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Re: [Chicken-hackers] [PATCH][5] Make temporary stack resizable (fixes #

From: Peter Bex
Subject: Re: [Chicken-hackers] [PATCH][5] Make temporary stack resizable (fixes #1098)
Date: Tue, 3 Nov 2015 09:26:46 +0100
User-agent: Mutt/1.5.21 (2010-09-15)

On Mon, Nov 02, 2015 at 11:03:20PM +0100, address@hidden wrote:
> > > That doesn't change the fact that it is very bad programming style. It 
> > > doesn't
> > > scale, is not portable and very inefficient. Endorsing such a programming 
> > > style
> > > encourages writing bad code, therefore I really recommend a hard limit.
> >
> > It's not up to us to tell other how to write their code (except when it
> > goes into the core, of course!), and SSAX *is* one of the few popular
> > portable Scheme libraries in actual use.  But if you think the change in
> > runtime.c is too nasty, I don't care *that* much to press the issue.
> We very much tell others how to code, in countless small or big decisions 
> about
> technical issues in the design and implementation of the language.

In some way, that's inevitable.  And it's a good thing!  Right now we're
given a choice to take away a limitation that would make "bad" code
easier to write.  If I understand correctly, you're asking: why the hell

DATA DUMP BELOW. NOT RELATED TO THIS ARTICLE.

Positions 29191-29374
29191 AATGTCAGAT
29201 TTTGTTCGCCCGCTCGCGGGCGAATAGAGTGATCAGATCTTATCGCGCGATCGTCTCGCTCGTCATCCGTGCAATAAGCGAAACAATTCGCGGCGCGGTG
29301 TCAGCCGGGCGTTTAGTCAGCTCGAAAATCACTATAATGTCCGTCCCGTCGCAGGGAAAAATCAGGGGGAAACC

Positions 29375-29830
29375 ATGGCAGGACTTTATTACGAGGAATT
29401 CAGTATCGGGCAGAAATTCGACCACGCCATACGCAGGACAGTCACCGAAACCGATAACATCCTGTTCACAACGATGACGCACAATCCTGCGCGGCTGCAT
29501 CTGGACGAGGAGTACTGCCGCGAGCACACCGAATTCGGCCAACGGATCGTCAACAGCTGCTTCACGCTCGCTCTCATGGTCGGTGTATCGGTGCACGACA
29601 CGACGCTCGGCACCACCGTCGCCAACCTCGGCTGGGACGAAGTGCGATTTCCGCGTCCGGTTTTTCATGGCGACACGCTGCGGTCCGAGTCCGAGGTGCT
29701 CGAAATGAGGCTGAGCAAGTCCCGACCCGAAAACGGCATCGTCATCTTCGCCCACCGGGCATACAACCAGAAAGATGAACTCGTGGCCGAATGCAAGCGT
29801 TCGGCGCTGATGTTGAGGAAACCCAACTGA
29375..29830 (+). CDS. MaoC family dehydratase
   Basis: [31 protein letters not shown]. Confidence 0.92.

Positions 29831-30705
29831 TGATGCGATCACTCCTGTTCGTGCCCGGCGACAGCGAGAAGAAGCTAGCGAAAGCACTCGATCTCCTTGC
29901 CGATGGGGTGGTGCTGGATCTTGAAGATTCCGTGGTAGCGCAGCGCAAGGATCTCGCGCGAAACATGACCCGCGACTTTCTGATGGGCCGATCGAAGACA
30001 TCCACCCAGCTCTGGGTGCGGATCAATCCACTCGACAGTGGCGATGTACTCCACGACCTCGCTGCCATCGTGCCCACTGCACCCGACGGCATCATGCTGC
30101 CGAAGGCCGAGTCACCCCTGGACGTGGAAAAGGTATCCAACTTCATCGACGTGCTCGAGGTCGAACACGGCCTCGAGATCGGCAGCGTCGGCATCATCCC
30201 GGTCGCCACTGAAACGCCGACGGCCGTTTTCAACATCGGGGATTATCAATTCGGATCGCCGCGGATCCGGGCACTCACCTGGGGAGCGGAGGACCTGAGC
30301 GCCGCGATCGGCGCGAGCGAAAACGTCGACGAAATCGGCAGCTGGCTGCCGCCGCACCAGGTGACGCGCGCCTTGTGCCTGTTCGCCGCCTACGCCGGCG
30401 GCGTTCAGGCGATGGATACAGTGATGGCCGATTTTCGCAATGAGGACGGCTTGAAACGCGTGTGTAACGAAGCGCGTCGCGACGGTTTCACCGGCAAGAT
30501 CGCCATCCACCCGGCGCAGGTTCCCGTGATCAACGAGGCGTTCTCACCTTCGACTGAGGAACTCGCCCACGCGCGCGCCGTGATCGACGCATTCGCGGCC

should we do that, especially if it adds more code to runtime.c?

As far as I know, R5RS doesn't say anything about a maximum number of
procedure arguments in direct calls or when using apply.  In my book,
it's "better" in some absolute way to remove any limitations beyond
those which R5RS allows for.

I think my biggest concern is with the fact that *occasionally* there are
clever hacks that completely abuse a system which could be considered
"bad" code, but allow groundbreaking new things to be done, which is a
good thing.  Arguably, even Cheney on the MTA is an example of that!

On the other hand, shitty code vastly outnumbers clever tricks like these.
And if it makes our code shittier to support such shitty code, that's

> I will not dig through the mailing list archives now, but remember that 
> several times issues of
> programming style has influenced core- and library code design. We all just 
> happen to sometimes
> have different opinions of good or bad programming style.

Yep, definitely.  These discussions can be very helpful in determining